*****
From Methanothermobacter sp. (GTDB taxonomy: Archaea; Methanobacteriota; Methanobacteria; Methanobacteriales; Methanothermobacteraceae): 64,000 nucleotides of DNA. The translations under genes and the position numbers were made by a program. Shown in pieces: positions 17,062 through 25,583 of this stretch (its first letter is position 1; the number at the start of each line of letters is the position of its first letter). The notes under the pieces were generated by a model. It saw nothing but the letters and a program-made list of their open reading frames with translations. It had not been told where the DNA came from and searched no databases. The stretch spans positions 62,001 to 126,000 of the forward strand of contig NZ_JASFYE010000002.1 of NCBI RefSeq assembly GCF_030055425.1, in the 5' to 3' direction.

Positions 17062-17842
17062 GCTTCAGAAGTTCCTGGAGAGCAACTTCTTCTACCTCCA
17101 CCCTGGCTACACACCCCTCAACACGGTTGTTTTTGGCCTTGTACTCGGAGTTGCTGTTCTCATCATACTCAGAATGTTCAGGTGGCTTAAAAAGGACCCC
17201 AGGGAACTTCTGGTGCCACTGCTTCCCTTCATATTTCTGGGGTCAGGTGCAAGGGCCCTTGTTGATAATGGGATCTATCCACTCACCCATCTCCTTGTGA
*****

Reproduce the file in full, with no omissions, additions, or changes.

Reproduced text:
From Methanothermobacter sp. (GTDB taxonomy: Archaea; Methanobacteriota; Methanobacteria; Methanobacteriales; Methanothermobacteraceae): 64,000 nucleotides of DNA. The translations under genes and the position numbers were made by a program. Shown in pieces: positions 17,062 through 25,583 of this stretch (its first letter is position 1; the number at the start of each line of letters is the position of its first letter). The notes under the pieces were generated by a model. It saw nothing but the letters and a program-made list of their open reading frames with translations. It had not been told where the DNA came from and searched no databases. The stretch spans positions 62,001 to 126,000 of the forward strand of contig NZ_JASFYE010000002.1 of NCBI RefSeq assembly GCF_030055425.1, in the 5' to 3' direction.

Positions 17062-17842
17062 GCTTCAGAAGTTCCTGGAGAGCAACTTCTTCTACCTCCA
17101 CCCTGGCTACACACCCCTCAACACGGTTGTTTTTGGCCTTGTACTCGGAGTTGCTGTTCTCATCATACTCAGAATGTTCAGGTGGCTTAAAAAGGACCCC
17201 AGGGAACTTCTGGTGCCACTGCTTCCCTTCATATTTCTGGGGTCAGGTGCAAGGGCCCTTGTTGATAATGGGATCTATCCACTCACCCATCTCCTTGTGA